A Grants Program That’s Different: An Interview with HP


The Online Learning Consortium

| No Comments | | Leave a comment

For this blog post, we had the chance to sit down with our industry partner, Jeff Chen, Head of Research Partnerships at HP Education, to talk about the grant program that HP Inc. has rolled out as a way to answer key technology funding and assistance needs within the higher education space.

Question: You note that HP is more than a “computer company.” As you think about your engagements within the higher education sphere, what do you want higher education practitioners to know about what HP can do for them beyond the hardware and printer narrative?

Jeff, HP: 80 years ago, Bill Hewlett and Dave Packard met at Stanford University and the outcome of their academic research project was HP’s first product.

As HP was founded from within education, our role there has been rooted in our corporate-citizen DNA. Doing good for society was something our founders cared deeply about, and something that matters deeply to us still. It is part of what’s called the “HP Way.”

In particular for education, our mission is to enable better learning outcomes for 100 million people by 2025. As of today, we’ve reached 28M people, which we think is pretty incredible. We see more opportunities to engage, help, and seek input, which is why we’re here with the OLC community.

Question: Why is it important to HP to engage in higher education? What is HP doing differently post-pandemic to support faculty.

Jeff, HP: The pandemic hit institutions hard and fast. Our company founders would often remind us to “do the right thing at the worst time.” The demands placed on faculty to move instruction online were enormous. Whether the classroom is physical or virtual, technology is part of the teaching and learning experience, but funding for classroom technology is constrained.

To address this constraint, HP partnered with the Grants Office, LLC to bring the expertise of grants consultants who have over 80 years – combined experience – in educational grant-making. Together, we spun up in a matter of weeks the HP Grant Support Program, which is a free, no-obligation program.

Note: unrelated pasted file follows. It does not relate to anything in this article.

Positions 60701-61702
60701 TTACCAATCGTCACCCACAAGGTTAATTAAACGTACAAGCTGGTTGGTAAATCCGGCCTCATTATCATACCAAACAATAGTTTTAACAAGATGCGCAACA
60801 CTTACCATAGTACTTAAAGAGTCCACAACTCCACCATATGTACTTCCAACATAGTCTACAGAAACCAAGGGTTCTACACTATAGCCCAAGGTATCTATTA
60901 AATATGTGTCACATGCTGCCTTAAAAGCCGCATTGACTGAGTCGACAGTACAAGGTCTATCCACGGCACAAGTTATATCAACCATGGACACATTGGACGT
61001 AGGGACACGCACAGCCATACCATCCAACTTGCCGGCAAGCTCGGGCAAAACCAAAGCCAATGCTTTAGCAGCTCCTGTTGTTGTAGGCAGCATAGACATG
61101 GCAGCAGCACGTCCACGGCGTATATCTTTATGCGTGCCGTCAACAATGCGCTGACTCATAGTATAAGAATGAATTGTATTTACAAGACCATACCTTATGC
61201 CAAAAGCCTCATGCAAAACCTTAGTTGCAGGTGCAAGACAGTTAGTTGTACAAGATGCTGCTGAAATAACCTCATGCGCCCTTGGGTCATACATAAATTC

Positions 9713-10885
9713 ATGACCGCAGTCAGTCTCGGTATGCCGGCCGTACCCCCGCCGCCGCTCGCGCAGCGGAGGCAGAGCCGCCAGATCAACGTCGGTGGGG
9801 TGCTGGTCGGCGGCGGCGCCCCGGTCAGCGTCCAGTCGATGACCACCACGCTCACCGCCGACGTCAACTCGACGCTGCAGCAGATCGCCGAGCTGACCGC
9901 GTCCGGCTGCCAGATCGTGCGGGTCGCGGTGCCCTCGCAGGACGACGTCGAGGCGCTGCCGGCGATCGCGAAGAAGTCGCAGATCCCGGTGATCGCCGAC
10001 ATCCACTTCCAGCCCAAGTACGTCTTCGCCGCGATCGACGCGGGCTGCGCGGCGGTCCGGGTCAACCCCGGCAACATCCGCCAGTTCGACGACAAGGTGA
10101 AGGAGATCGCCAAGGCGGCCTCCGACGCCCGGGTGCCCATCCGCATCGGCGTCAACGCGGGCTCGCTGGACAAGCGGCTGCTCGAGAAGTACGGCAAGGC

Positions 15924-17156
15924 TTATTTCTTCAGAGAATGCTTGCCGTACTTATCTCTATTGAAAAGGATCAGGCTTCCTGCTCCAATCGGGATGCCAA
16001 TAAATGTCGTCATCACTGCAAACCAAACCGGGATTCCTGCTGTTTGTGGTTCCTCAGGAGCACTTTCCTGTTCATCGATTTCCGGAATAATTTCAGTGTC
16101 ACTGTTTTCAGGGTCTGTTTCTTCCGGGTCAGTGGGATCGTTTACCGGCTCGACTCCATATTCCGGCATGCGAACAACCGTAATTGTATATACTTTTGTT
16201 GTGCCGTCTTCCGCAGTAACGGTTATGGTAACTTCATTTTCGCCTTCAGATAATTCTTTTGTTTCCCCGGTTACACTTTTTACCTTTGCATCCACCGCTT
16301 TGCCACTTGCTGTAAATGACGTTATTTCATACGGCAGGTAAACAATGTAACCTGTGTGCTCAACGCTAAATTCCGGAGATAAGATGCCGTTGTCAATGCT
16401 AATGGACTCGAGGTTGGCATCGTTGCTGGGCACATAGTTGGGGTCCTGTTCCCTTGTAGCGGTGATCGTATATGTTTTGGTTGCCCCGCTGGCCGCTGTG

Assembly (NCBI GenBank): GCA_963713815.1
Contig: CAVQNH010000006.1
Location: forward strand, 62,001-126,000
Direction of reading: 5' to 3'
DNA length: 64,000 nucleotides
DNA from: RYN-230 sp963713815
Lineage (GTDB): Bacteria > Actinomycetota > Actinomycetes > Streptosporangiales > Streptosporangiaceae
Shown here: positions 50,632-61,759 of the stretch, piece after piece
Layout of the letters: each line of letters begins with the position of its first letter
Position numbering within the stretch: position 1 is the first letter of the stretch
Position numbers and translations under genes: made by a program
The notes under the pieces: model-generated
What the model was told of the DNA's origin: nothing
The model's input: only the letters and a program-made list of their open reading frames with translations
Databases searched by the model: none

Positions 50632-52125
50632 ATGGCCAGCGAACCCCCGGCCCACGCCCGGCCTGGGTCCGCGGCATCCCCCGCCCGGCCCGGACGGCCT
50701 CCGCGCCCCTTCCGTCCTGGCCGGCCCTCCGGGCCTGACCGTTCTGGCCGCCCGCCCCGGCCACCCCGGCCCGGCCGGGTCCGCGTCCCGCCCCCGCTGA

Question: This is interesting, tell me more about the Grants Office. And tell me more about the HP Grant Support Program?

Jeff, HP: For this answer, we talked to Michael Paddock, CEO of Grants Office, LLC, who said:

The Grants Office is an international grants consulting firm with about 20 years of experience in helping public sector agencies find and secure funding for their technology projects. The HP Grant Support Program provides non-profit agencies, such as institutes of higher education, with grants information, customized funder research, and consultation to help get their technology-rich projects funded and expand initiatives they already have in the works. To engage with this program, all it takes is filling out a simple form! To learn more about the HP Grant Support Program, go to https://grantsoffice.com/hp.

Question: Do you have an example of how the program works?

Jeff, HP: For this answer, we talked to Liz Shay, Senior Grant Consultant, Higher Education, who said:

We’ve worked with many amazing organizations at this point! For example, Kilgore College came to us because they were interested in better supporting their students. After talking with them a bit, we ended up helping them through the application process for the Institutional Resilience and Expanded Post-secondary Opportunity program. This was a competitive opportunity funded through the CARES Act. They submitted a grant for almost $1.5 million to help their community college students, as well as local high school students taking dual enrollment courses. Since then, we’ve been in touch as they work on other grants for other priorities as well so we can help them with other projects they have in the coming months.

Question: Can you share with our members three best practices when it comes to grant seeking?

Jeff, HP: For this answer, we talked to Liz Shay again, Senior Grant Consultant, Higher Education, who offered these tips:

  • Select grant programs to apply for based on the alignment of your project with the funder’s goals/mission
  • Follow the application instructions!
  • Connect everything back to the shared values of the grant in question (e.g., how does the technology you’re asking for enable the outcomes the funder cares about, like student learning outcomes or workforce development)


Leave a Reply